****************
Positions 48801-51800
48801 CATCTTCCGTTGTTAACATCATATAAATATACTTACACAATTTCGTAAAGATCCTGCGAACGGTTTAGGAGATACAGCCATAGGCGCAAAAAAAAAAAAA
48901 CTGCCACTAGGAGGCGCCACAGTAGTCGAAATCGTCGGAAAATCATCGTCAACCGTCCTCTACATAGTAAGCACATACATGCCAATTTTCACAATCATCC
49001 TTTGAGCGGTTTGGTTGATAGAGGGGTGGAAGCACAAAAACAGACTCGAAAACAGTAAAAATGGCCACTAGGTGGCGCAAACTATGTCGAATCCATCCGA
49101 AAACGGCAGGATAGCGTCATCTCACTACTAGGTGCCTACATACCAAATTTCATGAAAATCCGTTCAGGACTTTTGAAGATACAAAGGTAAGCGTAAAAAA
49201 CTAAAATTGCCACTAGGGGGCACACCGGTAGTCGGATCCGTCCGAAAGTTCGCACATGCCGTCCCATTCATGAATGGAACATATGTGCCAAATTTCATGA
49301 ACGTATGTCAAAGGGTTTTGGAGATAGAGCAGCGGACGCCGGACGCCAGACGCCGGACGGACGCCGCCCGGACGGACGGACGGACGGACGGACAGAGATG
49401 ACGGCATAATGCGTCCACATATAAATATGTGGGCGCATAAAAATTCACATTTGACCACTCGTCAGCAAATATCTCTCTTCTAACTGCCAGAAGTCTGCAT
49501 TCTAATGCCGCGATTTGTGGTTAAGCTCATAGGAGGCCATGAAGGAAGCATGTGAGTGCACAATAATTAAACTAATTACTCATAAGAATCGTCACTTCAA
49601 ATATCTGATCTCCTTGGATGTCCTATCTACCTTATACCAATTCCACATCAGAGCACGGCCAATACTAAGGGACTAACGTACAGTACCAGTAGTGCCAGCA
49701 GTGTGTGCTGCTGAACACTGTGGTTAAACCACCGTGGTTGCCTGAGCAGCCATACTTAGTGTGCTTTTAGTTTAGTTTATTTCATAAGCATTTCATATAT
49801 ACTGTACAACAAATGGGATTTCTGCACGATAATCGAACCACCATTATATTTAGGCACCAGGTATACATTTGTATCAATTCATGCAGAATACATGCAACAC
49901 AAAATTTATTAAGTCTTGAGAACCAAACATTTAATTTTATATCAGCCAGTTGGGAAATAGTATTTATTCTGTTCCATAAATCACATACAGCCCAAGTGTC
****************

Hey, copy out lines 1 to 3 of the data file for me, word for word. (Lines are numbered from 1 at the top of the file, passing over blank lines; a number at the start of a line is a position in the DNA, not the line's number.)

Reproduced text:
Positions 48801-51800
48801 CATCTTCCGTTGTTAACATCATATAAATATACTTACACAATTTCGTAAAGATCCTGCGAACGGTTTAGGAGATACAGCCATAGGCGCAAAAAAAAAAAAA
48901 CTGCCACTAGGAGGCGCCACAGTAGTCGAAATCGTCGGAAAATCATCGTCAACCGTCCTCTACATAGTAAGCACATACATGCCAATTTTCACAATCATCC